The question of the day isn’t rhetorical, though it might seem that way at a glance.
Can Democratic Gov. Michelle Lujan Grisham lose her bid for reelection in what’s mostly a bright-blue state?
Probably not, but she’s giving it her all.
Two announcements last week helped keep an uninspiring collection of Republican candidates for governor on life-support.
The first came from WalletHub, a Washington-based financial website. It ranked New Mexico’s public school system as the worst in America.
Two days later, Lujan Grisham hired her third Cabinet secretary of public education in 31 months.
Teachers, principals and the governor herself can scoff at WalletHub rating New Mexico 51st in education, behind all the other states and Washington, D.C. Lists of the best and worst schools are always subject to debate.
What Lujan Grisham cannot deny is instability at the top of her Public Education Department. Three top administrators in less than three years is a failure of the governor.
Lujan Grisham fired her first public education secretary, Karen Trujillo, after only six months. The governor’s stated reason was Trujillo didn’t meet expectations.
Trujillo was puzzled by Lujan Grisham’s critique. At the time of Trujillo’s firing, she said no one in the governor’s administration had discussed any shortcomings with her.
Trujillo resurrected her career as superintendent of schools in Las Cruces. She died in an accident in February, struck by a minivan while walking her dogs.
Lujan Grisham’s next choice to run the Public Education Department was Ryan Stewart, just 38 when she hired him in August 2019. He arrived from a nonprofit organization whose mission was to improve schools in a section of Philadelphia.
Stewart promised a commitment to New Mexico kids during his confirmation hearing before the Senate Rules Committee.
“I take the pressure to deliver on this moment home with me every day,” he said.
The location of Stewart’s home soon became a contentious issue.
Stewart once admitted spending four months of 2020 in Philadelphia with his wife and son.
That left him 1,900 miles away from schools in New Mexico that were trying to navigate the coronavirus pandemic.
At least seven state senators, five Democrats and two Republicans, questioned Stewart’s commitment to the job and, by extension, Lujan Grisham’s wisdom in appointing him.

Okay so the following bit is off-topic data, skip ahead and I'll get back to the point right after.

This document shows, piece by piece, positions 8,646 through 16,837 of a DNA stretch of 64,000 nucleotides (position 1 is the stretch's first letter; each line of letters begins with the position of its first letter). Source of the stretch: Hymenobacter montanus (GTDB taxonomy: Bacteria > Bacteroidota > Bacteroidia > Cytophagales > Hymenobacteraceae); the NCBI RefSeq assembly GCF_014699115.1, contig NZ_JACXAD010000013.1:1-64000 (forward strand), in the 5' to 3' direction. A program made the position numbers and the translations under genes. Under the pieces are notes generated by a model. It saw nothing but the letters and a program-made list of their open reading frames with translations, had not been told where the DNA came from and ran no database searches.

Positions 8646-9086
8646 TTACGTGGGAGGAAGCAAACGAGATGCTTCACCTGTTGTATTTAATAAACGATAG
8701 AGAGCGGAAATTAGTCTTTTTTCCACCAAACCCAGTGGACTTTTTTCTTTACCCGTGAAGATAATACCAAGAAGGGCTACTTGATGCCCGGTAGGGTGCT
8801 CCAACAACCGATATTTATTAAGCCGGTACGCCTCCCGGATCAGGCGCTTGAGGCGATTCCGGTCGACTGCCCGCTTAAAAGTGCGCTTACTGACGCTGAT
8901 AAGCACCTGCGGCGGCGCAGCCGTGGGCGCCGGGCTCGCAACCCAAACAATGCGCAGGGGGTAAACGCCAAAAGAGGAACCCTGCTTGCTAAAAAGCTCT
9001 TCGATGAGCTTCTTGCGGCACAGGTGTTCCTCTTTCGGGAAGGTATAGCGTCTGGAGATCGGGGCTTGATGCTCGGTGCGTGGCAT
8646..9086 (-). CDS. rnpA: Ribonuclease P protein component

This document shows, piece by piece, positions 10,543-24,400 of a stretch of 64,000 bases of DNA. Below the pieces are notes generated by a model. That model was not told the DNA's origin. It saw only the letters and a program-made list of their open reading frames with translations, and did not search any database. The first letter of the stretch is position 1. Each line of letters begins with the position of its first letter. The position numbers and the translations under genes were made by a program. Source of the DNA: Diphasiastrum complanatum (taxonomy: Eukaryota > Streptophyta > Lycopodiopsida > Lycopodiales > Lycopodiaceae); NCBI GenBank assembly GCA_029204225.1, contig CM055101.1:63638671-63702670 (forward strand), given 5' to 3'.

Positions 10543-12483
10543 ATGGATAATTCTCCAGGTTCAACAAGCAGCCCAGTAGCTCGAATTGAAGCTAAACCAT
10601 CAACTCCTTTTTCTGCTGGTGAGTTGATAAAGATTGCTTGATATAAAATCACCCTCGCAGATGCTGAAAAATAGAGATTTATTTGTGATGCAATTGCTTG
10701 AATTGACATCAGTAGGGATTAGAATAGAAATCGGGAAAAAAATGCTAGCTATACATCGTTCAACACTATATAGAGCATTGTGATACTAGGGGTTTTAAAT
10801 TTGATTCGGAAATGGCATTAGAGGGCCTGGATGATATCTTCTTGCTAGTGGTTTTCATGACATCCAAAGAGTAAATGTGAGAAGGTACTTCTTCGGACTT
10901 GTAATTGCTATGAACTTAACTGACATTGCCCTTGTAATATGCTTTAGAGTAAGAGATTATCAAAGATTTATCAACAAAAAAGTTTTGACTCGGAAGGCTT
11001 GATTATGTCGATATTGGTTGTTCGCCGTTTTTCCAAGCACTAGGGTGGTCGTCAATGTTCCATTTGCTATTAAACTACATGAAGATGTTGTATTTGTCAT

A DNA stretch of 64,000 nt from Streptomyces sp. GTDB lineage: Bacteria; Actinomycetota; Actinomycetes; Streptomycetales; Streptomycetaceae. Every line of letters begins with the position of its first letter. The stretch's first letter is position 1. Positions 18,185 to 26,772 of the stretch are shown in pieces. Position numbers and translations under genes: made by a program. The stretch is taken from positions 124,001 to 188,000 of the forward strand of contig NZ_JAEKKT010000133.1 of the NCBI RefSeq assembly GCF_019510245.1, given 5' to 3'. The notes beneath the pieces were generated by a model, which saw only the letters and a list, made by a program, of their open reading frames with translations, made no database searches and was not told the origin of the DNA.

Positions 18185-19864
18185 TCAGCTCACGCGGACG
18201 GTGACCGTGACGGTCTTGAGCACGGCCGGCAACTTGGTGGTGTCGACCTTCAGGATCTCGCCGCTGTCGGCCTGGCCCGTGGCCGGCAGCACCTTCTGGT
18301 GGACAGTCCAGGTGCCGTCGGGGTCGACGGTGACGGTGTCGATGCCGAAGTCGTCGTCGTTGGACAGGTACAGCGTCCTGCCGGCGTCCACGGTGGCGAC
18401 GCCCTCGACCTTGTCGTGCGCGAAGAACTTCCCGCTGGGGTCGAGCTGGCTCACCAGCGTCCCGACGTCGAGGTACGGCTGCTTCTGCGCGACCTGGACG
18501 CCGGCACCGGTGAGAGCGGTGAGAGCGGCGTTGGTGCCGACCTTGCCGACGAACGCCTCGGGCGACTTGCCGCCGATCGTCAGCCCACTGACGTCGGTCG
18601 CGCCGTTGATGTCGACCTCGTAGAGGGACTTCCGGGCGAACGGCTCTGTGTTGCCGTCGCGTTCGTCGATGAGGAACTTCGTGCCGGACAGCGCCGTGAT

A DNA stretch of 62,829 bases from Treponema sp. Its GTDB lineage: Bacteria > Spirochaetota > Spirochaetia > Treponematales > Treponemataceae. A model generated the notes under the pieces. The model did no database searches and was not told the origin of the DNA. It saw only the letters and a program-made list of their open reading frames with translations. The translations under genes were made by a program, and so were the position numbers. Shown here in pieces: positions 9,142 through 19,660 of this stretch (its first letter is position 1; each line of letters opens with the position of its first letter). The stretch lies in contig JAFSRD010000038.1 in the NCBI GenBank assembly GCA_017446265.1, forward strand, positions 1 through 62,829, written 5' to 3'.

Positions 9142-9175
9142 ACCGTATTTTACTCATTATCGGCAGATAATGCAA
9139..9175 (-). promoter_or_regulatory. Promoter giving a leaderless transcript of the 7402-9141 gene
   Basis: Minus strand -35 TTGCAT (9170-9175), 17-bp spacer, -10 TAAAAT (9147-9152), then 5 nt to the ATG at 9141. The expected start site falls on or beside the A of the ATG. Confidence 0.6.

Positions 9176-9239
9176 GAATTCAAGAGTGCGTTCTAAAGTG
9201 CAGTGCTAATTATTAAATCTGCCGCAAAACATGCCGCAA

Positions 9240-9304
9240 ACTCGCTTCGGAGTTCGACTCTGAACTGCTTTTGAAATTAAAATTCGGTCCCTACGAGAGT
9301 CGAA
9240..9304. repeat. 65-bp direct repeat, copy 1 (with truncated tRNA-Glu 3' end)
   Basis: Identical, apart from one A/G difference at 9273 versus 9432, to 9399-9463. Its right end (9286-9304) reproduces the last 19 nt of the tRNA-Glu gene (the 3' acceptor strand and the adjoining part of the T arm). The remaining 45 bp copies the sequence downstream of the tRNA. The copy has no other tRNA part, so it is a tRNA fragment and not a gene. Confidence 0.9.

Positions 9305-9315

The senators advanced a bill Stewart inspired. It would have required state Cabinet secretaries to live in New Mexico. What the bill really did was express unhappiness with Stewart and the governor.
Stewart knew Lujan Grisham would veto the bill if it cleared the Legislature. It stalled. He decided to rebut the bill anyway.
Contradicting his earlier comments about residing in Philadelphia for a stretch of 2020, he stated he had lived in New Mexico since his appointment. Even with the pandemic, Stewart said, he’d visited 70 schools spread across every region of New Mexico.
Stewart says he is resigning from his job Aug. 20 for family reasons. His stay in the New Mexico Public Education Department lasted two years, including time spent on the East Coast.
Lujan Grisham has hired Kurt Steinhaus, 67, as Stewart’s successor. Steinhaus is coming out of a brief retirement to take the job. He was superintendent of the Los Alamos Public Schools until stepping down in May.
He’s entering a pressure cooker. Lujan Grisham needs stability in the Public Education Department to quiet criticisms of mismanagement as she campaigns for reelection.
New Mexico residents have more than politics at stake. Good jobs and good schools are always linked. Employers don’t want to locate their businesses in a state whose education system is inferior.
If New Mexico Republicans had a leader instead of Amarillo Steve Pearce, Lujan Grisham might be in more danger of being upset in the election.
Pearce, chairman of the New Mexico Republican Party, identifies with ruby-red Texas. He moved a New Mexico Republican convention to Amarillo this year, calling it Operation Freedom.
Pearce had more than a Lone Star misstep. After Donald Trump’s defeat and a riot at the U.S. Capitol by his supporters, Pearce stood up for the defeated candidate.
“God bless President Donald J. Trump. He will be our President FOREVER and no one can take that away from us,” Pearce wrote in a tweet.
Pearce deleted the tweet, perhaps realizing presidents have term limits, or that Trump is unpopular in most of New Mexico.
Amarillo Steve’s biggest failure is his thin bench. He hasn’t built a roster of Republican candidates who can win statewide elections, the operative state being New Mexico.
Lujan Grisham can’t afford to have Pearce to defect to Texas. Her side needs him.